The City of Encinitas will probably be switching to district elections for its council seats — not because it’s a good idea for democracy or to better represent the five communities that make up the city. The city instead finds itself having to buckle under threat of a lawsuit by the Malibu law firm of Shenkman & Hughes.
Described by opponents of district voting as a legal agitator who’s found a cash cow, attorney Kevin Shenkman files lawsuits against cities and special districts up and down the state. Under the guise of at-large elections diluting the power of Hispanic voters, he’s forced nine cities into legal settlements, including Oceanside, using provisions of the California Voter’s Rights Act, to switch to district elections.
With the City of Palmdale becoming the first municipality to challenge Shenkman in court, racking up a $4.7 million legal bill and losing its case, Encinitas has been advised to not challenge the threat.
In a public meeting held on September 20 in a packed chamber, the city’s project manager, Jim O’Grady, advised that on the city’s website a mapping feature provides residents an opportunity to suggest possible voting districts to the council. O’Grady also announced that on October 7 a district boundary workshop will be held for the public at Cardiff Elementary School, from 10 a.m. to 2 p.m.
The five communities that make up the city — Cardiff by the Sea, Leucadia, Olivenhain, and Old Encinitas (Coast Highway 101 corridor), and New Encinitas (El Camino Real corridor) — do not have equal populations as required for establishing districts. Encinitas’ districts will require approximately 15,000 residents each, based on the 2010 census.
Steven Winters of Olivenhain described himself as a “big nerd” because he had already found the city website’s mapping feature. He presented a map of four districts. His “Country to Coast Plan” would, for the most part, keep the recognizable communities intact with a little jig and jag here and there. Olivenhain and Cardiff would combine voters for their council seat. Winters was applauded by the council and the city’s legal consultant for his work.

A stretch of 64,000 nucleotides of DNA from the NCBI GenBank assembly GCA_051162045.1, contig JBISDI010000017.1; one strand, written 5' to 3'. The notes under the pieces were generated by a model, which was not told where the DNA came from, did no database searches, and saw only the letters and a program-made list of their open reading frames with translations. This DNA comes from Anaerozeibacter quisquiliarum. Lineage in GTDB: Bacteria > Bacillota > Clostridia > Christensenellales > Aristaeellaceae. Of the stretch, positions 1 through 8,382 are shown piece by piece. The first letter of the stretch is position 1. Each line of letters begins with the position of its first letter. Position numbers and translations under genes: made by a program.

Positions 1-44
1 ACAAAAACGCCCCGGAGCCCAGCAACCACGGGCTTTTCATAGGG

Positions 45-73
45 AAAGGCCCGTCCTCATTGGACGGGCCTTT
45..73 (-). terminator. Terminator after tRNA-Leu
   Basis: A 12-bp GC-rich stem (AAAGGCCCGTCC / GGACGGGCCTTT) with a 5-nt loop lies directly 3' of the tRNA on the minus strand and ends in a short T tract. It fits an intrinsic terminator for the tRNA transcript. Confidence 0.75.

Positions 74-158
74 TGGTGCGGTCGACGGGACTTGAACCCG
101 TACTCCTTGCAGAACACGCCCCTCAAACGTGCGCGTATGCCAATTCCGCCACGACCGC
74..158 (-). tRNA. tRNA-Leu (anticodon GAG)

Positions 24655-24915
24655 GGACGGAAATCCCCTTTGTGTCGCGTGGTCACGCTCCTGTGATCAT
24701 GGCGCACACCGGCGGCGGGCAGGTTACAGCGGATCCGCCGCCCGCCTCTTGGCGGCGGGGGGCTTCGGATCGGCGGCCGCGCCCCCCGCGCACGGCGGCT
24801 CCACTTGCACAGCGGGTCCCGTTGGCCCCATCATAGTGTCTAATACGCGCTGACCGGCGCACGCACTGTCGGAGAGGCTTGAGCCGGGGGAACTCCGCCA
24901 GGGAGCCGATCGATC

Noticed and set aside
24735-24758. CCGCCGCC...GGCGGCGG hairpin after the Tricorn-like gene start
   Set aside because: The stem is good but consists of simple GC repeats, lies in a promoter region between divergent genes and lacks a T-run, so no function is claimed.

“This Voters Rights Act does not put more Latinos on our council. We should fight it,” said resident Kevin Doyle. Since 1986 incorporation, two councilpersons were Hispanic, which represent 8 percent of past and current elected council. The city’s legal consultant, attorney Christopher Skinnell, stated that 9 percent of the city’s voters are identified as Hispanic.
Former mayor Teresa Barth, a Latina, has come out against district elections. As did former mayor Sheila Cameron at the meeting.
“We’re not Palmdale. This threat of a lawsuit is blackmail. The city should hire another attorney to fight the issue,” Cameron advised the council.
Earlier councilpersons Mark Muir and Tony Kranz suggested putting a hold on district election plans for now because a lawsuit has not been filed, only a demand letter has been received from Shenkman. The three other councilmembers turned down the motion.
“It’s with a heavy heart that I support the district process. This is bullying and no one likes to be bullied,” councilwoman Tasha Horvath told the crowd. “But I don’t think we can win [in court].” The council voted 5 to 0 to proceed with public input until late October when the proposed district’s boundaries will be finalized.
Every speaker spoke against holding district elections. The council has yet to decide if it will move forward after community input closes. All five councilpersons expressed their reluctance over council districts but said they are unfortunately inevitable.
During the meeting it was pointed out that Malibu, where Shenkman’s law firm is headquartered, holds its council elections at-large, not by district.